PENSACOLA, Fla. — For years starting in the mid-1990s, millions from around the globe visited a humble church in Florida’s Panhandle for lively Pentecostal revival services where believers flocked on stage to be healed by God for cancer, addiction and broken hearts.

At its height, the Brownsville Revival drew as many as 5,500 people a night for six years; estimates put the total between 2.5 million and 4.5 million people. Donations poured in as the Brownsville Assembly of God added staff, built a massive new sanctuary and opened a school for preachers.

In the decade after being the home of the largest Pentecostal outpouring in U.S. history, the church has been on the edge of financial ruin. It racked up $11.5 million in debt, to be paid after the out-of-town throngs and its former pastor moved on.

“Every Monday I find out what the (Sunday) offering was and we decide what we can pay this week,” said the Rev. Evon Horton, Brownsville’s current pastor. “The good news is last week we paid our mortgage. The bad news is it drained our bank accounts.”

The paid staff is down to six from around 50, and the newsletter is printed monthly instead of weekly. A total of about 800 to 1,000 worshippers attend two Sunday services, but most pews go empty in the 2,200-seat sanctuary. Another 2,600-seat sanctuary built just for the revival is used for a gym, community classes and storage.

The church has trimmed millions off its debt by selling property and slashing expenses, and it’s raising money to pay off the remaining $6.5 million.

Horton said it’s a wonder — a blessing from God, really — that the church has survived so long.

“It’s the hardest thing I’ve ever dealt with in 30 years of ministry,” he said.

Almost three years after the revival trickled down to its last nightly service in 2001, the longtime former pastor, the Rev. John Kilpatrick, moved on. He now runs a bustling church and traveling revival ministry based in Daphne, Ala.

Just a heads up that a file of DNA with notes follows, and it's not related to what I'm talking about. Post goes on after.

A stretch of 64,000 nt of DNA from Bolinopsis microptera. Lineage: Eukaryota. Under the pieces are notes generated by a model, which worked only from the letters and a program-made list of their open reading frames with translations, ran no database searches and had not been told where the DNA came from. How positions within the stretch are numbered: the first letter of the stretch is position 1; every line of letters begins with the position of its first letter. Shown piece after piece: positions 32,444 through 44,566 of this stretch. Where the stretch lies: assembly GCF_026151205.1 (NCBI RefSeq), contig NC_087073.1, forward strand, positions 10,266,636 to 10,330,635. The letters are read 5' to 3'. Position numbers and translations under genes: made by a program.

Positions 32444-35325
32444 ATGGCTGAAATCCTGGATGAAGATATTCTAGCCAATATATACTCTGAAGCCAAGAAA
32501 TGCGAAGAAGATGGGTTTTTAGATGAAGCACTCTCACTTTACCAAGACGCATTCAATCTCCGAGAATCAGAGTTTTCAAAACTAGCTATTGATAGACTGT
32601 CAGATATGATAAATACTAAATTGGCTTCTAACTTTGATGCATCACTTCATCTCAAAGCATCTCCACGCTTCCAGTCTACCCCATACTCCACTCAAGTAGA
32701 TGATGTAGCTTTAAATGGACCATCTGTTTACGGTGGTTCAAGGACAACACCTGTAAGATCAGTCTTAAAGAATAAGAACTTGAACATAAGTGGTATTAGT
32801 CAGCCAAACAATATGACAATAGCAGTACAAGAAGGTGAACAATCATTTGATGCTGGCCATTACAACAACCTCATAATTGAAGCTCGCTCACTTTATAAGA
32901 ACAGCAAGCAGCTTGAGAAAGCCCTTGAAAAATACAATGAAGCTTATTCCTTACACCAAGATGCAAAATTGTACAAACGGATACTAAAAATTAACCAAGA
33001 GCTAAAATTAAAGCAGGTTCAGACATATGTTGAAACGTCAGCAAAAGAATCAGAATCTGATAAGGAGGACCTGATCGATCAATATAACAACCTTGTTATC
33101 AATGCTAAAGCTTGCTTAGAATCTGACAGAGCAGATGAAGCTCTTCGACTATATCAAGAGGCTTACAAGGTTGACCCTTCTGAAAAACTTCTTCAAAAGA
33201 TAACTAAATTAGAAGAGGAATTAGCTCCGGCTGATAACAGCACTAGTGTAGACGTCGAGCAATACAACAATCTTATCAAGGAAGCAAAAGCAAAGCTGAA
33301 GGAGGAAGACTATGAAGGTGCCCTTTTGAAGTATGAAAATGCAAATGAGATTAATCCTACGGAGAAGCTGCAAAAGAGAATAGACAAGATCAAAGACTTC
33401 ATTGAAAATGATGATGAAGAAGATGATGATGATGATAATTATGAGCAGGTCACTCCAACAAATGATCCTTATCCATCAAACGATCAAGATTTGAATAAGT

Kilpatrick said Brownsville was never the wealthy church many assumed during the revival years, so loans were the only way to pay for growth. He said the church fell deeper into debt after he departed and membership dropped.

“I never would have left if I knew the struggles it was going to have,” he said.

A lot has changed since the revival’s beginning on Father’s Day 1995. Ken Griffin, who first came to the church 36 years ago as a surfer and is now a board member, still marvels at what happened that day. Kilpatrick brought in visiting evangelist Steve Hill and something stirred.

“He just asked a simple question, like ‘If anyone really wants to get refreshed and get closer to God, then come up to the altar,’” Griffin said. “As he started praying for people, all kinds of things started happening. People were just getting ministered to, and the next thing we know it’s 4 o’clock in the afternoon.”

Word spread of people being miraculously healed and converted, and revival services were soon held four and five nights a week. The church began buying up nearby houses and razing them for parking, Horton said. It took in millions in donations and revenue from items like music CDs, but the church used mortgages to expand rather than cash.

“You’d think that money was just flowing into the place,” Kilpatrick said. “But it wasn’t.”

The Pensacola News-Journal raised questions at the time about the revival’s finances.

Horton said he’s still unsure what happened to all the money, but he’s concentrating on the future. “What good would it do me?” he asked.

Kilpatrick is trying to grow his current ministry. In a February talk posted on his church’s website, Kilpatrick asked for extra money to pay a $9,000 deficit from a recent revival in Orlando; to purchase a second TV production truck for $250,000; and to help the church pay its bills. He also lamented the cost of maintaining two homes near the Alabama coast, which tax records show are worth about $1 million total.

The Pensacola church is trying to raise about $7 million by getting people to give $1,000 each for debt relief.

“We can be debt-free if just 7,000 of the millions of people who attended the revival help out,” Horton said.

Robert Helms Jr., a church volunteer and retired Navy aviator, said the church is trying to move ahead without bitterness.

He directs a community center in the old overflow sanctuary, where pews now hold old lamps destined for Habitat for Humanity homes. They offer day care, GED classes, youth basketball games, women’s self-defense and computer training for the neighborhood.